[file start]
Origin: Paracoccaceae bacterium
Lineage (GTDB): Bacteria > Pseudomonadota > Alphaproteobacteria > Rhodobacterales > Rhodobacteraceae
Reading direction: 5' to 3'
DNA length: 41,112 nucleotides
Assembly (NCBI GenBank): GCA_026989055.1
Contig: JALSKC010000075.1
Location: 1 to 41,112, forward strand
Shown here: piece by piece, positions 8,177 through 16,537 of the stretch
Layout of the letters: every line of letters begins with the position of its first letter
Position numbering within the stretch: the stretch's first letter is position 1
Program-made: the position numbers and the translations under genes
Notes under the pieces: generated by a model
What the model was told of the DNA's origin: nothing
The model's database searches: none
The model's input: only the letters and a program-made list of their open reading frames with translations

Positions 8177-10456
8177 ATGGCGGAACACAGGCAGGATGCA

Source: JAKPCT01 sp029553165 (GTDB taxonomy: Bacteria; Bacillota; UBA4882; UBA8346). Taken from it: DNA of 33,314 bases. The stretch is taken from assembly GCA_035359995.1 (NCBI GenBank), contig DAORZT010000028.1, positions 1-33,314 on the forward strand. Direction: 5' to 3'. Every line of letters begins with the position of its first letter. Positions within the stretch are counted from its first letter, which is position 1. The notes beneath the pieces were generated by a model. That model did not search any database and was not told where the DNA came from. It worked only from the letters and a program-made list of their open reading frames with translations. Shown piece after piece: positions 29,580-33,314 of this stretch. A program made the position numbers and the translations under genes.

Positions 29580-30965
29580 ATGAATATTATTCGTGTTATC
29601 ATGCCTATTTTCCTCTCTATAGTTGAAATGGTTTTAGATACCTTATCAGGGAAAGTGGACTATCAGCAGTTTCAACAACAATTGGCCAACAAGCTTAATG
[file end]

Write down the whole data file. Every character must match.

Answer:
Origin: Paracoccaceae bacterium
Lineage (GTDB): Bacteria > Pseudomonadota > Alphaproteobacteria > Rhodobacterales > Rhodobacteraceae
Reading direction: 5' to 3'
DNA length: 41,112 nucleotides
Assembly (NCBI GenBank): GCA_026989055.1
Contig: JALSKC010000075.1
Location: 1 to 41,112, forward strand
Shown here: piece by piece, positions 8,177 through 16,537 of the stretch
Layout of the letters: every line of letters begins with the position of its first letter
Position numbering within the stretch: the stretch's first letter is position 1
Program-made: the position numbers and the translations under genes
Notes under the pieces: generated by a model
What the model was told of the DNA's origin: nothing
The model's database searches: none
The model's input: only the letters and a program-made list of their open reading frames with translations

Positions 8177-10456
8177 ATGGCGGAACACAGGCAGGATGCA

Source: JAKPCT01 sp029553165 (GTDB taxonomy: Bacteria; Bacillota; UBA4882; UBA8346). Taken from it: DNA of 33,314 bases. The stretch is taken from assembly GCA_035359995.1 (NCBI GenBank), contig DAORZT010000028.1, positions 1-33,314 on the forward strand. Direction: 5' to 3'. Every line of letters begins with the position of its first letter. Positions within the stretch are counted from its first letter, which is position 1. The notes beneath the pieces were generated by a model. That model did not search any database and was not told where the DNA came from. It worked only from the letters and a program-made list of their open reading frames with translations. Shown piece after piece: positions 29,580-33,314 of this stretch. A program made the position numbers and the translations under genes.

Positions 29580-30965
29580 ATGAATATTATTCGTGTTATC
29601 ATGCCTATTTTCCTCTCTATAGTTGAAATGGTTTTAGATACCTTATCAGGGAAAGTGGACTATCAGCAGTTTCAACAACAATTGGCCAACAAGCTTAATG